Presidential candidate and former Speaker Newt Gingrich (R-Ga.) has apologized to Rep. Paul Ryan (R-Wis.) for his criticism of the Medicare reforms in Ryan's 2012 budget proposal.
"The apology centered on the inartful terms," Gingrich spokesman Rick Tyler told The Hill. He said the conversation "went very well."
Gingrich has been under fire since referring to Ryan's plan as "right-wing social engineering."
While on a 17-city campaign swing in Iowa, a voter confronted Gingrich, telling the former Speaker: "What you just did to Paul Ryan is unforgivable."
The firestorm began Sunday, when Gingrich distanced himself from Ryan's Medicare plan, which would transform the program into a voucher-based system for Americans under the age of 55.
"I don't think right-wing social engineering is any more desirable than left-wing social engineering," Gingrich said on NBC's "Meet the Press." "I don't think imposing radical change from the right or the left is a very good way for a free society to operate."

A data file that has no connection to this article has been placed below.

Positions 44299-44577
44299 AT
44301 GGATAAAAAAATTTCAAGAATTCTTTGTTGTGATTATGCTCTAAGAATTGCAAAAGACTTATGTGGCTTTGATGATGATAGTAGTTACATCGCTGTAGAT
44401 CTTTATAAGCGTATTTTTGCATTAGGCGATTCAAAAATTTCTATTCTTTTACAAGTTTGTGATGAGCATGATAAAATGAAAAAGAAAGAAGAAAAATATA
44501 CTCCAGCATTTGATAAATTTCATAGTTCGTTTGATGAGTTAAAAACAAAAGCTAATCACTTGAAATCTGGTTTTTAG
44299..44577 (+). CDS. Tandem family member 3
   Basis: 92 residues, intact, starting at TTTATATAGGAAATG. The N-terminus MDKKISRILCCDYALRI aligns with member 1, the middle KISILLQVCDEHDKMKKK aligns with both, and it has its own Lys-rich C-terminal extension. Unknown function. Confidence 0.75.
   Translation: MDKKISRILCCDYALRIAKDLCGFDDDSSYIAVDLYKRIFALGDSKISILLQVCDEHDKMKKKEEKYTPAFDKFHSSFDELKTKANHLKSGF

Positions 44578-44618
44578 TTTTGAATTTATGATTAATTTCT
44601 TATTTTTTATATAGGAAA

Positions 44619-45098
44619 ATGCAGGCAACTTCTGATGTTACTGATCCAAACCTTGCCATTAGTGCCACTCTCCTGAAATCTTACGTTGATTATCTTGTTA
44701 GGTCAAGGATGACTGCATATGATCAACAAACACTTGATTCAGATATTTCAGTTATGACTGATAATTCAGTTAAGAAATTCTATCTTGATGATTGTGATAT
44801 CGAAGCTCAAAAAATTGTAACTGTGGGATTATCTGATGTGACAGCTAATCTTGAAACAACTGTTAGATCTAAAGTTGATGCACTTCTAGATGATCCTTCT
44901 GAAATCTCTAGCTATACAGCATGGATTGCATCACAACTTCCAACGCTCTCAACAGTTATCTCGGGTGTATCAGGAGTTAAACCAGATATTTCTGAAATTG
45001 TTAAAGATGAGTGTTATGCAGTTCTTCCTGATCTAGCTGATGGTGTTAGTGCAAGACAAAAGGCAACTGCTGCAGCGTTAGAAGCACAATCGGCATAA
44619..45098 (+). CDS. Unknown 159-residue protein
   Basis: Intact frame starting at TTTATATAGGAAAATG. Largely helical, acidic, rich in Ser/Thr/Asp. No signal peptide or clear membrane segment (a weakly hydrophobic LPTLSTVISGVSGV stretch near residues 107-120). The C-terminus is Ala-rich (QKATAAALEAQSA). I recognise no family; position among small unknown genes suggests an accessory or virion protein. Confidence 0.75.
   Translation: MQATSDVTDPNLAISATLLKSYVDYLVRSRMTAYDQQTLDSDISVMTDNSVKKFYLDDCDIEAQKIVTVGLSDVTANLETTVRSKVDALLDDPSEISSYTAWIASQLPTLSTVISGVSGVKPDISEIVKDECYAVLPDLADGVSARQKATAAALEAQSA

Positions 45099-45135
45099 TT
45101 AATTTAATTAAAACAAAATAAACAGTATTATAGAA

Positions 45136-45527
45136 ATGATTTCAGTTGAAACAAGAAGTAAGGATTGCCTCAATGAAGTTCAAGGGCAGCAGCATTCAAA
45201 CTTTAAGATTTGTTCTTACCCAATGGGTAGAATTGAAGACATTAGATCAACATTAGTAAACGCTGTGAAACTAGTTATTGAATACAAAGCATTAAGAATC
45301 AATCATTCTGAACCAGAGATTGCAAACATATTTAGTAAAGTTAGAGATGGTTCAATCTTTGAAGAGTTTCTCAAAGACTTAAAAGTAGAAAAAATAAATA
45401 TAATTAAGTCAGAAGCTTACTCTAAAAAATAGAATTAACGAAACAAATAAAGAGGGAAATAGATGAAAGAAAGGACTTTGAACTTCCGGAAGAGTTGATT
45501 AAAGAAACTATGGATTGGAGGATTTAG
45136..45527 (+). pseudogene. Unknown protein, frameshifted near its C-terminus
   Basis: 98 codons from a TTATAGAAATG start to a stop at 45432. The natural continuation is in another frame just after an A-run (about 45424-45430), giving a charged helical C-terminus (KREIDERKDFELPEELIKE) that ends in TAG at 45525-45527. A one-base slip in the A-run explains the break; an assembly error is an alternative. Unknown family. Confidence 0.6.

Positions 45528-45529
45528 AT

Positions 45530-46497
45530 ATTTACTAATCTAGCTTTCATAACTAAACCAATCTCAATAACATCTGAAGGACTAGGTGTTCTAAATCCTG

Ryan, the chairman of the House Budget Committee, fired back on Monday.
"With allies like that, who needs the left?" Ryan told guest host Raymond Arroyo on conservative talker Laura Ingraham's radio show.
House Majority Leader Eric Cantor (R-Va.) also joined the fray, saying Tuesday that Gingrich was guilty of a "tremendous misspeak."
Tyler said Ryan and Gingrich are "old friends" and the former Speaker considers Ryan to be a "tremendous asset to the Republican Party and one of the greatest minds in Congress."
When asked if Gingrich supports Ryan's budget proposal, Tyler said he supports the "framework."
—Michael O'Brien contributed.